Sunday, 30 December 2007

ALRC Locomotive No 1: Thunderbox

Bob Brett who was the founder and owner of the Little Melton Light Railway (LMLR) commissioned David King of Suffield to build a locomotive. It was completed in February 1989 and the locomotive was given the name Thunderbox because of the hole in the seat. It was the first locomotive to trundle through Melton Wood Junction when the LMLR was opened on 22 April 1989.

It is powered by a Honda CD 200 motor cycle engine which drives an Eaton 6/7 hydrostatic unit (combined hydraulic pump and motor) via a chain from the gearbox. The output shaft of the unit is fitted with a sprocket driving a chain to the rear axle of the front bogie. This in turn drives the front axle of the bogie by a separate chain. The engine, hydraulic unit and bogie form a completely self contained assembly attached to the locomotive only by the bogie pivot. The rear bogie is free running and is fitted with parking brake acting on all four wheels. The all timber body is made of sweet chestnut. Because of the untimely death of Bob Brett the LMLR closed on March the 24th 2002 after almost fifteen years of operation.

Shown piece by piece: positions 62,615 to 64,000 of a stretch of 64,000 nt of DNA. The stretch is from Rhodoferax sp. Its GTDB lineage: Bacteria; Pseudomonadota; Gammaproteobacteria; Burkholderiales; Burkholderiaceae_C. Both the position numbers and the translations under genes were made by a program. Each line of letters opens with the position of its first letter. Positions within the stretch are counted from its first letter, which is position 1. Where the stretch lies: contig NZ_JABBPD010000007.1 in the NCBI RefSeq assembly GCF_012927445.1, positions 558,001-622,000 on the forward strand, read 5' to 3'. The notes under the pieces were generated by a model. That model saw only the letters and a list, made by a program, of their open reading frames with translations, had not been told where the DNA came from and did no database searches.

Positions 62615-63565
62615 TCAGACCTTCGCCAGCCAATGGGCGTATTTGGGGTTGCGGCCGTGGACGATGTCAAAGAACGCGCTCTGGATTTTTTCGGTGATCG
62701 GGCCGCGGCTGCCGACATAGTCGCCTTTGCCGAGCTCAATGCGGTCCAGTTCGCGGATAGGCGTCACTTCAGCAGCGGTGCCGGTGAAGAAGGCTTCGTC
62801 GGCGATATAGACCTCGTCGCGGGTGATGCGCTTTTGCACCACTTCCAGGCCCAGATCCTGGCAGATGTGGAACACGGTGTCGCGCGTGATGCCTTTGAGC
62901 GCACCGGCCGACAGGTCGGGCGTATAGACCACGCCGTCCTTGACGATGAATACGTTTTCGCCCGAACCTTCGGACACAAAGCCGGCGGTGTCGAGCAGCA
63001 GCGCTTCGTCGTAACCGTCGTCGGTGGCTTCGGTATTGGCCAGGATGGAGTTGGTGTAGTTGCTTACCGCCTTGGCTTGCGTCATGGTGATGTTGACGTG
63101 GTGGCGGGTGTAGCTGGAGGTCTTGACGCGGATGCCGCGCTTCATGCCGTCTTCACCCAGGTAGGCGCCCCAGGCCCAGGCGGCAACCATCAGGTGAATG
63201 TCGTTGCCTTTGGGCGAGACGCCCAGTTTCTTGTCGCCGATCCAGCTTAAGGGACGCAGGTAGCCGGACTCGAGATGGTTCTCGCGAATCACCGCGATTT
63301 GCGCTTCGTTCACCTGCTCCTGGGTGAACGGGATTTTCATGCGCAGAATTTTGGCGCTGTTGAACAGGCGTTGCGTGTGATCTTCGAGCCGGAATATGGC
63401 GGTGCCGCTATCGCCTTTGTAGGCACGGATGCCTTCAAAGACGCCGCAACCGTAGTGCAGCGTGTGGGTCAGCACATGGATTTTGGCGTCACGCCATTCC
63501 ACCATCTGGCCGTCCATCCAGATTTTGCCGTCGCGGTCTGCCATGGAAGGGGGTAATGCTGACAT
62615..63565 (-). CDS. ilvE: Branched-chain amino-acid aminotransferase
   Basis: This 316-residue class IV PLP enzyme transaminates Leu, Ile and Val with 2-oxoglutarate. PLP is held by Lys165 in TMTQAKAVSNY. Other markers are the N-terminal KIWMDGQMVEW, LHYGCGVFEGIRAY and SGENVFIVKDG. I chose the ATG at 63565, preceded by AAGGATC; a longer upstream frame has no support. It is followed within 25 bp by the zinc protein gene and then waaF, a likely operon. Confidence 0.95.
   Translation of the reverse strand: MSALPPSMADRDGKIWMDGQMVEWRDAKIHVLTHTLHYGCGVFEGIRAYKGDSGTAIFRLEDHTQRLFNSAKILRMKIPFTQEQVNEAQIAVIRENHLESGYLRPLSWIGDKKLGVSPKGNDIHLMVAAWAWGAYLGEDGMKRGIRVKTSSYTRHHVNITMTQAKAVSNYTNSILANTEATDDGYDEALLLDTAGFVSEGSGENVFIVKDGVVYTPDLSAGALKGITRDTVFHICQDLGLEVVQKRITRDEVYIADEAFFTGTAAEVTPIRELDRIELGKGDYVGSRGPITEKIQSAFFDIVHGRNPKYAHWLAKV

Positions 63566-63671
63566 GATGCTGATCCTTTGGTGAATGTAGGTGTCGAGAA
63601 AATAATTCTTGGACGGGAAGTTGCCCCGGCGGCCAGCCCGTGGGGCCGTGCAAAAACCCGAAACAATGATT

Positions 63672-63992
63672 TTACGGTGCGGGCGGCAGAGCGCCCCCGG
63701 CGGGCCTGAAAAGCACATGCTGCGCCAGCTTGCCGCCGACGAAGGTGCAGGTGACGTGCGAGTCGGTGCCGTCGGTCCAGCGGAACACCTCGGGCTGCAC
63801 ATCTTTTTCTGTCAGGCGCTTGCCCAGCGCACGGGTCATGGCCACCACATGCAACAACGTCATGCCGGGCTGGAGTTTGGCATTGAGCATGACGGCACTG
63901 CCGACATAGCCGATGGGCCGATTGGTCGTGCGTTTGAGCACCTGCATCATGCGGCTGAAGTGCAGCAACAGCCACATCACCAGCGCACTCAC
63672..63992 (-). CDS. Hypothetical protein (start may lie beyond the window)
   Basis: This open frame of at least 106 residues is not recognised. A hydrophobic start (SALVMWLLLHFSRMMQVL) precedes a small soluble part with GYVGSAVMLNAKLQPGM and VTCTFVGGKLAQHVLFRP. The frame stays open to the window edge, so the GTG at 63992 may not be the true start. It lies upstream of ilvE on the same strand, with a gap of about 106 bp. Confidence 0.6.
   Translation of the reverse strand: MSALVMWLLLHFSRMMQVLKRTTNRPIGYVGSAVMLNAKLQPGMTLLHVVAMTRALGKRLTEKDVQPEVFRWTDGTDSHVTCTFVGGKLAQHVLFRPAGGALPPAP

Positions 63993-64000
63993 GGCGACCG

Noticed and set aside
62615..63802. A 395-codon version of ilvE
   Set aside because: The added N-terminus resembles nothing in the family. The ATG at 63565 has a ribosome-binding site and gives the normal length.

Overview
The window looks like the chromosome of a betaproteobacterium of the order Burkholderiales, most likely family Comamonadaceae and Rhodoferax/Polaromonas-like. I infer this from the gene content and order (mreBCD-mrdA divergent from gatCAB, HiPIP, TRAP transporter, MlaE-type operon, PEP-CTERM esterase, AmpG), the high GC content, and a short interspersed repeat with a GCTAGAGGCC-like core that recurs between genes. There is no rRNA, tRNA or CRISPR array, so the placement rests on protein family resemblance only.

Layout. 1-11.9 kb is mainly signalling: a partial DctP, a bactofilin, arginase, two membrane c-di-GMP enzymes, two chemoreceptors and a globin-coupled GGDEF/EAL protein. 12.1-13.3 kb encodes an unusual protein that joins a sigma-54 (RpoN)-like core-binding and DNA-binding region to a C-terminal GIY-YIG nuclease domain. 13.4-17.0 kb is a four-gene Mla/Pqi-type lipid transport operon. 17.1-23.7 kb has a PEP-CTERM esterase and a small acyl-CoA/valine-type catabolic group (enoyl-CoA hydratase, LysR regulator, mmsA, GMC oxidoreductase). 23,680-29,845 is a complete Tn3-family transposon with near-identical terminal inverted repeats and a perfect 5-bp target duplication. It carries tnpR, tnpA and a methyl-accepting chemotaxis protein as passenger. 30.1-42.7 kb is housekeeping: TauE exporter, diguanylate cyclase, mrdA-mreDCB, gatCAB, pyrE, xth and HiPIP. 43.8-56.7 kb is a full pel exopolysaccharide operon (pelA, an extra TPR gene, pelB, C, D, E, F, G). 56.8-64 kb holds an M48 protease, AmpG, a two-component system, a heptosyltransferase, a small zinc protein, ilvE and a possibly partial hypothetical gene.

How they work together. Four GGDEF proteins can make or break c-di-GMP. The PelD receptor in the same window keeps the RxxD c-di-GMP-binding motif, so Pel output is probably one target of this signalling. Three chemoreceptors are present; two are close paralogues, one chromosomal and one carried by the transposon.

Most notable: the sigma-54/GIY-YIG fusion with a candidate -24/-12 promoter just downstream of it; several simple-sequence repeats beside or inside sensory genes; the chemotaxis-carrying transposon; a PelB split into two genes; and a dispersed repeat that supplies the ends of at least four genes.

On the 12 October 2002, Thunderbox was bought and transferred to the ALR. It was given the number 1 because it was the first locomotive owned by the Railway. It was kept under cover in the engine shed until the summer of 2004 awaiting the necessary manpower to restore it to full working order. Work began by overhauling the fuel system and on the 29 June the engine ran properly for the first time since arriving on the ALR, albeit using a 12v battery for the starter motor and a separate 6v one for the ignition.

Since then the electrical system has been completely up-graded to 12v, although the starter motor is still the original 6V model. A 70AH battery is now housed in a compartment at the rear of the loco; this compartment also contains a key operated isolation switch in the positive lead so that the electrical system is effectively dead when the key is removed.

Thunderbox is unique with a style of its own; you either like it or loathe it. Although one or two of the ALRC members who initially disliked its appearance, have since had a change of heart. 0n our first anniversary open day held in July 2004 we were visited by the Chief Mechanical Engineer of the Bure Valley Railway, David Phillips, in his case it was love at first sight.